Whereas my husband, Enoch Darling, has at sundry times used me in so improper and cruel a manner, as...

  6. 1 A “Disobedient, Clamorous” Wife: The Problem of Wifely Submission
    (pp. 12-30)

    In 1802, the Reverend Martin Tullar, pastor of the Congregational Church in Royalton, Vermont, published a series of sermons entitledA Concise System of Family Duty. The first two sermons outlined the respective duties of husbands and wives. Tullar instructed husbands to provide a “comfortable subsistence” for their wives, to respect them, and to “treat them with great tenderness, and much forbearance.” Turning to the proper role of wives, Tullar explained that “it is … incumbent on a wife, that she, with care, and diligence, improve those materials for family support, which may be committed to her instrument.” The good...

  7. 2 “A Trifling Sum”: Economic Support and Consumer Spending in New England Marriages
    (pp. 31-46)

    On October 11, 1813, Uriah Hayes of Sharon, Vermont, placed an advertisement in theVermont Republican:

    Whereas Rachel my wife has for reasons unknown to me but better known to herself, Eloped from me, and I had rather see the delicacy of the Cheek and hand tarnished with labor to procure subsistence than any other way; therefore I forbid all persons harboring or trusting her on my account, for I shall pay no debts of her contracting after this date.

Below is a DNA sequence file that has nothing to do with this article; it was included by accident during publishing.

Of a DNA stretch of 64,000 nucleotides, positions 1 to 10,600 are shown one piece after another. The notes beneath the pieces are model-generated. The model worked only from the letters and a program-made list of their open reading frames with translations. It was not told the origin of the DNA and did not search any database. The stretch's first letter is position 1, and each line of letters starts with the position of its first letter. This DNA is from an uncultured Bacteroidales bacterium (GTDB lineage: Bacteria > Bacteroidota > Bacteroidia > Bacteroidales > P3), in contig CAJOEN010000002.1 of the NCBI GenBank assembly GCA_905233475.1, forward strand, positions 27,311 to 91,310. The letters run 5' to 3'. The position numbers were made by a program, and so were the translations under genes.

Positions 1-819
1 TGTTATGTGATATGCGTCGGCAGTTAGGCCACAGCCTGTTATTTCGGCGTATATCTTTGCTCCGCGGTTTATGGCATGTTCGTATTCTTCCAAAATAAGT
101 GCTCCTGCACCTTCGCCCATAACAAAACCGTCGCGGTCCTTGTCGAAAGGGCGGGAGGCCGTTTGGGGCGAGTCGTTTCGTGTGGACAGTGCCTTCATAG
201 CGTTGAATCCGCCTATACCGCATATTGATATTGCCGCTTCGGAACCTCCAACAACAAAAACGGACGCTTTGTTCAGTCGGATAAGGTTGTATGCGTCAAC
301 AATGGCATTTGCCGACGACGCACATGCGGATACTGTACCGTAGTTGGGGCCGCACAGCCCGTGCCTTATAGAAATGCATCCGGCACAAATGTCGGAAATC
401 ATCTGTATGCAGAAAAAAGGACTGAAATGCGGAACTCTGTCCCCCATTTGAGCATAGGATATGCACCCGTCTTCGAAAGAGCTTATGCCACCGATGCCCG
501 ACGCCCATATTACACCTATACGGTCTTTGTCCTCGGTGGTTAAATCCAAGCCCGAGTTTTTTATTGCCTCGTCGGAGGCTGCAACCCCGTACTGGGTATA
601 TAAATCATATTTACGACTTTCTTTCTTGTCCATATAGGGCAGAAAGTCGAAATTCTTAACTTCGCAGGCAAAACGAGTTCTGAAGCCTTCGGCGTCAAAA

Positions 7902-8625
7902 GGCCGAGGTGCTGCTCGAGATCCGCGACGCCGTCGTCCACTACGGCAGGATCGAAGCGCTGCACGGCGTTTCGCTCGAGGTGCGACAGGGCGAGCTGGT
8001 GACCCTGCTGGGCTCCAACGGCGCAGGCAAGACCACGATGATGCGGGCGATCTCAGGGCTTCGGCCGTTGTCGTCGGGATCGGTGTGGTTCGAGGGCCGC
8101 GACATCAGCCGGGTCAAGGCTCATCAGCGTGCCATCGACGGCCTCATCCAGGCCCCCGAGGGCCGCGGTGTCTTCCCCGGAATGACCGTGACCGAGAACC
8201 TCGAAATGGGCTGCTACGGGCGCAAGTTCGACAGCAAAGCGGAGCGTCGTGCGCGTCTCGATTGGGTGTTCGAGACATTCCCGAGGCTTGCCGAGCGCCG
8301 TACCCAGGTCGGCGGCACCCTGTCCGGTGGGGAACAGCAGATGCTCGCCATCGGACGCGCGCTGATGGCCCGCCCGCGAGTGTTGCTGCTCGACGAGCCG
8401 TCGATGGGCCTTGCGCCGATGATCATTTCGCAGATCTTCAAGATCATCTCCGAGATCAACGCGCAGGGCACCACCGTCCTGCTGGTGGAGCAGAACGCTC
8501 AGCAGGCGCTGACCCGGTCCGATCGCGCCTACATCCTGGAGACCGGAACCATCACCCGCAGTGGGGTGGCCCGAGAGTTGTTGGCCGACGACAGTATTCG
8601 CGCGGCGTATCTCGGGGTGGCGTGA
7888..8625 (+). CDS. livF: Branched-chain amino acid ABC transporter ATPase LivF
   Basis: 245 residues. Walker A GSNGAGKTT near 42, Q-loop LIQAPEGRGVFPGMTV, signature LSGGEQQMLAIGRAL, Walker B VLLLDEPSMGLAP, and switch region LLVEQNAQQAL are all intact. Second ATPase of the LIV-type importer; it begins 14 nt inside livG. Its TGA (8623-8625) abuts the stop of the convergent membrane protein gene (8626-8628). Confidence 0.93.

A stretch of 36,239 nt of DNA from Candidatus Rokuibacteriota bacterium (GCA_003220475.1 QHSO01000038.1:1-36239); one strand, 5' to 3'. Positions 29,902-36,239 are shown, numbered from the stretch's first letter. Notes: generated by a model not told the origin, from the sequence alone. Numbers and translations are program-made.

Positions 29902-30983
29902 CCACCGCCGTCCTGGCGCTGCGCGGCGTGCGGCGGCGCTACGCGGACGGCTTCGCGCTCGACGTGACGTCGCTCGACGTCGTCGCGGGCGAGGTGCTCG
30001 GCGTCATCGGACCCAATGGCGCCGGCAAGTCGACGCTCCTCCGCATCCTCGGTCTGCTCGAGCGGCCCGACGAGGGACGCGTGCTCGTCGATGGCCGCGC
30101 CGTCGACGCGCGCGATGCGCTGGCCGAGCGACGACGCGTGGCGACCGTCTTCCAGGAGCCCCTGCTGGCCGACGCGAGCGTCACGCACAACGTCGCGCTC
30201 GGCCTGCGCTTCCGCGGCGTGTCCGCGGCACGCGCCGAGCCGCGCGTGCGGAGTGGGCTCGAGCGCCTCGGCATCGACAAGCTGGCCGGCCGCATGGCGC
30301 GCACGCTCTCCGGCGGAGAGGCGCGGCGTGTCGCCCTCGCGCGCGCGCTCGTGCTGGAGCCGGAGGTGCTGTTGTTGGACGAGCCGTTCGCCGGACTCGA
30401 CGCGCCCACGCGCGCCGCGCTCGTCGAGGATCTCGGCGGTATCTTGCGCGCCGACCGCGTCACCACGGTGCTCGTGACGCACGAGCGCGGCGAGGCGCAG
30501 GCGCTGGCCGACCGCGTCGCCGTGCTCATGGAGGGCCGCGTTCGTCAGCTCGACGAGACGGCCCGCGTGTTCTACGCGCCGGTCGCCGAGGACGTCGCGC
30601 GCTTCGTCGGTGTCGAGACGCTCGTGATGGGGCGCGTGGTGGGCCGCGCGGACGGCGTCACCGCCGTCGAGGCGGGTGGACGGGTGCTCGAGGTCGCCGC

Uriah and Rachel Hayes had been married ten years when Rachel deserted; within one year of this notice’s publication, the...

  8. 3 “The Duties of a Wife”: The Meaning of Women’s Work
    (pp. 47-66)

    On March 23, 1795, Asa Goodenow printed a notice in theRutland Herald: “Whereas Hannah, my Wife, refuses to labour, and says she will run me into Debt, this is to forbid all Persons trusting her on my account, for I will not pay any debt of her contracting after this date.”¹ Goodenow was concerned that his wife’s consumer behavior might run him into debt; however, he also was dissatisfied because Hannah would not perform the labors that the traditional marriage contract assigned to women. Although new consumer opportunities created tensions within marriages in the early republic, notices such as...

  9. 4 “The Wicked Agency of Others”: Community Involvement and Marital Discord
    (pp. 67-85)

    On November 26, 1803, John Bolton placed an advertisement in the DanvilleNorth Star: